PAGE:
Thursday, September 17, 2015

Growth of the Tourism Industry in Georgia

Over the past two summers Russell Library intern Kaylynn Washnock assisted in curating the new exhibit, “Seeing Georgia: Changing Visions of Tourism in the Modern South” opening September 18th in the Russell Library’s Harrison Feature Gallery. The exhibit investigates how the state transformed itself from a way station along the route to Florida into a tourist destination during the twentieth century. It addition to highlighting six popular destinations in Georgia the exhibit considers questions of access, preservation, and economics – who could go, how they got there, and what motivated them to visit different attractions. The exhibit also explores the professionalization of the tourism industry and the roles of modern amenities in shaping the modern tourist experience. This post is one in a series where Kaylynn offers a preview of the exhibition.  

Advertisement produced by the Georgia Department
of Commerce, ca. 1960s. Courtesy of Ed Jackson.
Bill Hardman, Sr., ca. 1960s
In the early twentieth century, most tourists saw Georgia as a place they drove through on the way to a beach destination in Florida. There was no state run division of tourism and no annual allocation for marketing local attractions. Beginning in the 1940s, state officials set their sights on turning Georgia into a “stop over” destination in hopes of capturing some of the tourist dollars headed further south. The administration of Governor Ernest Vandiver Jr. saw tourism as integral to the state’s growing economy and in 1959 named Colbert, Georgia native, Bill Hardman director of the state’s newly created Tourism Division.

Betty Sanders, first lady of Georgia,
at a tourism event, ca. 1964.

Interior of Georgia Visitors Center.
First Georgia Welcome Center in
Sylvania, ca. 1961.
Jill Severn and I took a short drive up to Dahlonega in late July to meet Bill Hardman Jr., the son of the late Bill Hardman, Sr. He shared stories of his father and ephemera his father saved during his career with the Tourism Division. While serving as the state's tourism director, Hardman revolutionized Georgia’s image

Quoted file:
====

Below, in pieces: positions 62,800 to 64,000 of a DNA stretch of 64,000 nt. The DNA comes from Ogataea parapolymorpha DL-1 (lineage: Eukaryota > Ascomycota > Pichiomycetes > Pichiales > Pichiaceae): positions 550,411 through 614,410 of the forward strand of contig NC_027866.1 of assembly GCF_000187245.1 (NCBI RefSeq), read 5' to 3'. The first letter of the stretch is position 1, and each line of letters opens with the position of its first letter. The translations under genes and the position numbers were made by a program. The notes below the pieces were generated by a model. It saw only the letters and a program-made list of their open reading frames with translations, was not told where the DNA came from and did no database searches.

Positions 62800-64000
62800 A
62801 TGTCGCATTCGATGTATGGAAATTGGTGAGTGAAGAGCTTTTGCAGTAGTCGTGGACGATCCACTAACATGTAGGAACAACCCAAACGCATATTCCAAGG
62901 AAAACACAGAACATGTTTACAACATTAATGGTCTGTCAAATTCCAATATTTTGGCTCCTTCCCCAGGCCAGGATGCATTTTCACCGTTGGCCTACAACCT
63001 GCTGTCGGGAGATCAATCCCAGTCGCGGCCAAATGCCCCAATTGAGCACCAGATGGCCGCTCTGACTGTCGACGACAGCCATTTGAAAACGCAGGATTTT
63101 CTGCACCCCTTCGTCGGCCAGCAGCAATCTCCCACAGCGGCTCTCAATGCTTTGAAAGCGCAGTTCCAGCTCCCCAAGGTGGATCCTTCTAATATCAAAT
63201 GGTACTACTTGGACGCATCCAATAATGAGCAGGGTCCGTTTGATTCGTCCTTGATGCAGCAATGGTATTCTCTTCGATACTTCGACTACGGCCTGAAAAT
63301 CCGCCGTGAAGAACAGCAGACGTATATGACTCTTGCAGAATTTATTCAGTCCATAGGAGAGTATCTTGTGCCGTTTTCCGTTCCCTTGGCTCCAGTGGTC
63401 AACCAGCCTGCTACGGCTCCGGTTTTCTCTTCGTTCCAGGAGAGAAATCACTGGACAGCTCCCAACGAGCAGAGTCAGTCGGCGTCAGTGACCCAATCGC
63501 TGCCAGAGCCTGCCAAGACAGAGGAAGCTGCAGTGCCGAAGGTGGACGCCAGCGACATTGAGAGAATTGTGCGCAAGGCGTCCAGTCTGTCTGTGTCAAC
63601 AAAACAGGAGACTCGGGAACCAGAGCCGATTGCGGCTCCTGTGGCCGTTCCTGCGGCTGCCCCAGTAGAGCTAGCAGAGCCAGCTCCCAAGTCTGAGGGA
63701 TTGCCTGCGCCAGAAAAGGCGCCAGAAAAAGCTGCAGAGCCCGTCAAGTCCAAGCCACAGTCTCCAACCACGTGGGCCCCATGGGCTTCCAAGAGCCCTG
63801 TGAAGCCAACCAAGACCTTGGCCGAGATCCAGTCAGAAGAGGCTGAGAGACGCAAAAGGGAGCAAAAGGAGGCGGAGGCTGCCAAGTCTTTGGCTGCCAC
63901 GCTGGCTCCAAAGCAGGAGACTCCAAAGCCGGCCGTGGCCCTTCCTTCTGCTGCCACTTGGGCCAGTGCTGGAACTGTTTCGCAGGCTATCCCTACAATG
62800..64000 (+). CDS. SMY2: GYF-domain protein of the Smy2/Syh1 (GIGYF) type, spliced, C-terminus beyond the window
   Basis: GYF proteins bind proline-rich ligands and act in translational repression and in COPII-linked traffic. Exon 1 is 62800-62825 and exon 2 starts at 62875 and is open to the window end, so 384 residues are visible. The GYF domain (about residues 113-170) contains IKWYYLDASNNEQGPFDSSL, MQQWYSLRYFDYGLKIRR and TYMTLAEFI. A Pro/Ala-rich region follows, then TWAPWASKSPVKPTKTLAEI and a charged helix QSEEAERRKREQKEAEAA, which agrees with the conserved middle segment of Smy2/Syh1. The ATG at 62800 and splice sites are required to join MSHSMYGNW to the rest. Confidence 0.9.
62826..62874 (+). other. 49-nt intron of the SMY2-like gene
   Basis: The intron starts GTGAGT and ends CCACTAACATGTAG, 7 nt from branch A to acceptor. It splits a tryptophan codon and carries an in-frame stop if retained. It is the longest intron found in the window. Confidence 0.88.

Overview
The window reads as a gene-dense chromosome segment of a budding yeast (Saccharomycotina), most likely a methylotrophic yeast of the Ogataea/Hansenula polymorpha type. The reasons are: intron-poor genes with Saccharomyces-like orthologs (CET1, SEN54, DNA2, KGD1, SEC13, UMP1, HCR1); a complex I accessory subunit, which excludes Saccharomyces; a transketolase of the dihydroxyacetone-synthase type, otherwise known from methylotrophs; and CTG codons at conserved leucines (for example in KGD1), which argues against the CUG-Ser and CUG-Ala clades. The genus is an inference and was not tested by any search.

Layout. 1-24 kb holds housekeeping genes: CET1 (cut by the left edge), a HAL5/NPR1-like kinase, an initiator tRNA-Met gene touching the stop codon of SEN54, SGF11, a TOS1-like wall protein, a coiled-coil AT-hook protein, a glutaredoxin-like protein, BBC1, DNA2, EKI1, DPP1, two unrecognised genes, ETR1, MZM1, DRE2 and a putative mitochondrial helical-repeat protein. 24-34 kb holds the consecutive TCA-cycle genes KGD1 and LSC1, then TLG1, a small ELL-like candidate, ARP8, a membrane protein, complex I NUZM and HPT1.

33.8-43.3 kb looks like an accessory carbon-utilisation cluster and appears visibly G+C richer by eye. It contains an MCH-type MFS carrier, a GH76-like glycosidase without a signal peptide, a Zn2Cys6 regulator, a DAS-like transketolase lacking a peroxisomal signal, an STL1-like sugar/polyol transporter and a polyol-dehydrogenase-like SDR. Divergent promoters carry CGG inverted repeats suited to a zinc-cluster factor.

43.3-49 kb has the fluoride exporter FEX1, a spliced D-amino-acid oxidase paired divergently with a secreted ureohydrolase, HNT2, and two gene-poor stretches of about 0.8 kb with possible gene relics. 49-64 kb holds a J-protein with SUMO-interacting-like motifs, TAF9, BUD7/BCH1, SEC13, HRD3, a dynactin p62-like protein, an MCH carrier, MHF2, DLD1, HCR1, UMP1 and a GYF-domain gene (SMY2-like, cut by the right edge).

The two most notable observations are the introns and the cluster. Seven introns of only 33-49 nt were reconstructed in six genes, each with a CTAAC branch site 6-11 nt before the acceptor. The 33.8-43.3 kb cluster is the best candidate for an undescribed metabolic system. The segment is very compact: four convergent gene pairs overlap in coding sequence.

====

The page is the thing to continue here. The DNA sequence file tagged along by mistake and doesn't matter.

among vacationers. He was the driving force behind the creation of Georgia’s Welcome Centers as well as clever campaigns like “See Georgia First” and “Stop and See Georgia.” Through his efforts, the state shed its reputation for speed traps, clip-joints and poor roads.
Governor Carl Sanders dedicating
Georgia Welcome Center, ca. 1964.

In 1962, Georgia opened its first Welcome Center along Highway 301 in Sylvania, near the South Carolina border. While travelers picked up maps, brochures, and souvenirs or visited the restroom, hostesses armed with southern hospitality and donated Coca-Cola, peanuts, and Royal Crown Cola would persuade them to stay and see Georgia’s many attractions. Soon thereafter, welcome centers were built at Lavonia, Ringgold, Columbus, and Valdosta.  In 1967, tourist spending in the state reached $570.7 million.

Note: The photographs featured in the blog post are drawn from the Bill Hardman, Sr. Papers, recently donated to the Russell Library. This collection should be available for research shortly. We extend temendous thanks to Bill Hardman, Jr. for this generous donation of his father's papers.  

Want to find out more about Georgia Tourism? Visit Seeing Georgia: Changing Visions of Tourism in the New South on display in the Harrison Feature Gallery in the Richard B. Russell Building Special Collections Libraries from September 18, 2015 through July 30, 2016. The Russell Library gallery is free and open to the public weekdays from 8 a.m.-5 p.m. and on Saturdays from 1-5 p.m. For more information, email or call 706-542-5788

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